Wednesday September 7th


Stock futures fall, Nasdaq heads for 8th negative session on fears the Fed will keep raising rates aggressively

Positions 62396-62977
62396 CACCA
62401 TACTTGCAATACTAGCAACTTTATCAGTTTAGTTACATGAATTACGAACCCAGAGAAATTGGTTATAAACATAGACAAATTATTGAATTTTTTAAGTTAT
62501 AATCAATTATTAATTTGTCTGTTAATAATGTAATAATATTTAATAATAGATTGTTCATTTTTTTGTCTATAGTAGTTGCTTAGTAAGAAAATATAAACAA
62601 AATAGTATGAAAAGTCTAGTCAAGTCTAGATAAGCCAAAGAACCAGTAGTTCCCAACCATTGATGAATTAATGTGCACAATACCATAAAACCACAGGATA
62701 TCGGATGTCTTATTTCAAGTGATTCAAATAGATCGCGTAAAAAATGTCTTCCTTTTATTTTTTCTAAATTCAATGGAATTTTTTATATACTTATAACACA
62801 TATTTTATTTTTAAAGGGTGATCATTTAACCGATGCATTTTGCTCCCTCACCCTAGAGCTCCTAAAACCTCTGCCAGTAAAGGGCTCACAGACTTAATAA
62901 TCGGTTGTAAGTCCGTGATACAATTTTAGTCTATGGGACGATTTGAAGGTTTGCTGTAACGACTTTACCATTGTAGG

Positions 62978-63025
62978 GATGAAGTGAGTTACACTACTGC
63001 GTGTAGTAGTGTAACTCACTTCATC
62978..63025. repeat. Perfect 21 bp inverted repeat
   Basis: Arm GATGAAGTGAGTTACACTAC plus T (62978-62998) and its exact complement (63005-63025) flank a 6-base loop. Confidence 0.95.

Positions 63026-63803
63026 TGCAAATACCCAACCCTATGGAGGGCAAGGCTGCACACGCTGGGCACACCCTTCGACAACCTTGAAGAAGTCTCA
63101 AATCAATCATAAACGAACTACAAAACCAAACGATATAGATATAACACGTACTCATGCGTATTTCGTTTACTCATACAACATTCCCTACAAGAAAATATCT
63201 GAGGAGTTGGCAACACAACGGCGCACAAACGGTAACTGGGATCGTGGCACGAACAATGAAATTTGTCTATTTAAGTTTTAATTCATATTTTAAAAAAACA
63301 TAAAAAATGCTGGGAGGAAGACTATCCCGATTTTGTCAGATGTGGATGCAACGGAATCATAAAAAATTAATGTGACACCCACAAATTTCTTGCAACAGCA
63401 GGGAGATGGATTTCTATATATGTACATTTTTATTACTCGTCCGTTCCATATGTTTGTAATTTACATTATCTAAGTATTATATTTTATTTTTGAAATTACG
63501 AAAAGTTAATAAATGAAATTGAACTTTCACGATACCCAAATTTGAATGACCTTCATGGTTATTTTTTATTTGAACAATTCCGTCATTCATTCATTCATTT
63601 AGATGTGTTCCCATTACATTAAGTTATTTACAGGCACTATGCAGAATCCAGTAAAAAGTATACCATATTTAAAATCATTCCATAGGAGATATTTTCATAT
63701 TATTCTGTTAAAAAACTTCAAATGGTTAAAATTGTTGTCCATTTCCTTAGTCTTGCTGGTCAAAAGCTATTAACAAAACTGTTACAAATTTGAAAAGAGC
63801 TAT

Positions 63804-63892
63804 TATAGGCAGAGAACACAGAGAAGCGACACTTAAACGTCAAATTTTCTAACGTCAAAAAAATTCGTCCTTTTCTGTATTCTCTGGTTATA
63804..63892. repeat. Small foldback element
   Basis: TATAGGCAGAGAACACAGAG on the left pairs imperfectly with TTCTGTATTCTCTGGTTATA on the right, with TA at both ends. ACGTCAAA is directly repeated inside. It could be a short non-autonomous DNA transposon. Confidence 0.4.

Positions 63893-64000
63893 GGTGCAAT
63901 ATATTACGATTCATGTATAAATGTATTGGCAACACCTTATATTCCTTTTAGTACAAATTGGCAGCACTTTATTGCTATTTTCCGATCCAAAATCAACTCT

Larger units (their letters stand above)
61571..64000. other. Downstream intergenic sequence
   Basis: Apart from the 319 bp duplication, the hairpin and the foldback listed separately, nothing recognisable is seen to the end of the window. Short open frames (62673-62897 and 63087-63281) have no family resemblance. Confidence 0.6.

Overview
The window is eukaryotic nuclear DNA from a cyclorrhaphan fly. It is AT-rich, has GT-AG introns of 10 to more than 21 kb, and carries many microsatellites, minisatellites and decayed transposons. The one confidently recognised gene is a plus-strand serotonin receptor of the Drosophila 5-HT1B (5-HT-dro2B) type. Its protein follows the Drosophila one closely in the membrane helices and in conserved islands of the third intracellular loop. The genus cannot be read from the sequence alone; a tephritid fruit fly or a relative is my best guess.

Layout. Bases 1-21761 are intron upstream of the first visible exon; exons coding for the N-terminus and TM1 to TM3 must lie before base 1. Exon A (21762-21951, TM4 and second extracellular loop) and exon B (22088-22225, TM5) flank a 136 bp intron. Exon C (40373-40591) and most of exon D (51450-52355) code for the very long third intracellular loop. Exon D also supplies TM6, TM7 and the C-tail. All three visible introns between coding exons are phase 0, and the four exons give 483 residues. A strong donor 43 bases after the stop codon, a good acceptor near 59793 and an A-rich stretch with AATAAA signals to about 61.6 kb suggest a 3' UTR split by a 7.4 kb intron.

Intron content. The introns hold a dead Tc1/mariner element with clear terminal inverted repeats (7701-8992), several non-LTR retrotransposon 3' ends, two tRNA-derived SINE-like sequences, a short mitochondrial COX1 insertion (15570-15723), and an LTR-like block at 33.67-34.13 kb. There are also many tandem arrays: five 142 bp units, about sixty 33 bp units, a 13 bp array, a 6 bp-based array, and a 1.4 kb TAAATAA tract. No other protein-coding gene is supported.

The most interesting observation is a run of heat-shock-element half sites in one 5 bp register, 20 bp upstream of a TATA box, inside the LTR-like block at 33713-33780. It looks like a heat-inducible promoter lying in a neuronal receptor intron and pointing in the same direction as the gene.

U.S. stock markets index futures fell Wednesday as investors worry that the Federal Reserve will hand out another large rate hike in September in a bid to tame high inflation. Futures tied to the Dow Jones Industrial Average slipped 65 points, giving up earlier gains. S&P 500 futures also retreated, edging lower by 0.19%, and Nasdaq 100 futures were down 0.05%. If the slide continues into the trading day, it could be the eighth negative session in a row for the Nasdaq Composite. Stock futures dipped into negative territory after a Wall Street Journal article suggested that Federal Reserve Chairman Jerome Powell’s commitment to reduce inflation could mean that the central bank hikes rates by 0.75 percentage point in September, which would be the third consecutive increase of that size. Markets have been hoping that the Fed would start to hand out smaller increases starting in September, but are now pricing in an 86% chance of a 0.75 percentage point hike. Stocks added to their three-week slide Tuesday. The Dow fell about 173 points, or 0.5%, and the S&P 500 slid 0.4%. The Nasdaq Composite dropped 0.7% to notch its first seven-day losing streak since 2016. The moves came amid a surge in bond yields that saw the 10-year U.S. Treasury yield jump to its highest level since June. The rate on the 30-year Treasury closed at its highest level since 2014. Bond yields move inversely to prices. Rates dipped slightly Wednesday, with the 10-year trading at 3.321%. The 2-year and 30-year yields traded at 3.47% and 3.472%, respectively. Investors are split on how to approach the market entering the first post-Labor Day week in September, a notoriously cruel month for stocks. All eyes are on the 3,900 level on the S&P 500. Some see the index falling to even lower lows, while others are optimistic about a year-end rally. “With equities back to June lows and the rates path reset higher, more inflation easing along with decisive EU government intervention to tackle the energy crisis could prompt another bear squeeze,” Emmanuel Cau of Barclays wrote in a Wednesday note. “Big picture, we think stocks remain in a tough spot given a poor growth-policy trade-off.” On Wednesday, the Federal Reserve will give its summary on current economic conditions, also known as the Beige Book. Elsewhere, Fed presidents Loretta Mester of Cleveland and Tom Barkin of Richmond, as well as Fed Vice Chair Lael Brainard are scheduled to speak at various events. Markets in Asia-Pacific fell on Wednesday as investors anticipate the Federal Reserve to give its summary on current economic conditions, also known as the Beige Book. China’s exports grew 7.1% in August from a year earlier, missing estimates of 12.8% forecasted in a Reuters poll, after growing 18% in July. The offshore Chinese yuan weakened further to 6.99. The Nikkei 225 in Japan closed lower at 27,430.3 and the Topix at 1,915.65. In mainland China, the Shanghai Composite pared earlier losses to trade slightly higher and the Shenzhen Component was up 0.41%. In South Korea, the Kospi closed lower at 2,376.46 and the S&P/ASX 200 in Australia was 1.42% lower at 6,729.3. The Hang Seng index was 0.93% lower in the final hour of trade and the Hang Seng Tech Index was down 1.29%. Oil prices were little changed on Wednesday on threats that Russia will walk away from its energy supply contracts, reversing losses from earlier in the session when prices fell to their lowest since Russia invaded Ukraine. Brent crude futures declined 11 cents to $92.72 a barrel, having earlier hit their lowest since Feb. 18 at $91.20. U.S. West Texas Intermediate crude futures shed 16 cents to trade at $86.72 per barrel. The benchmark had earlier fallen to a session low of $85.08, the weakest since Jan. 26. Gold prices edged up on Wednesday, as a rally in U.S bond yields paused, but gains were limited by sustained strength in the dollar and impending aggressive monetary policy decisions. Spot gold was up 0.2% to $1,704.60 per ounce at 09:47 GMT, having dropped to its lowest since Sept. 1 at $1,690.10. U.S. gold futures gained 0.2% to $1,716.80.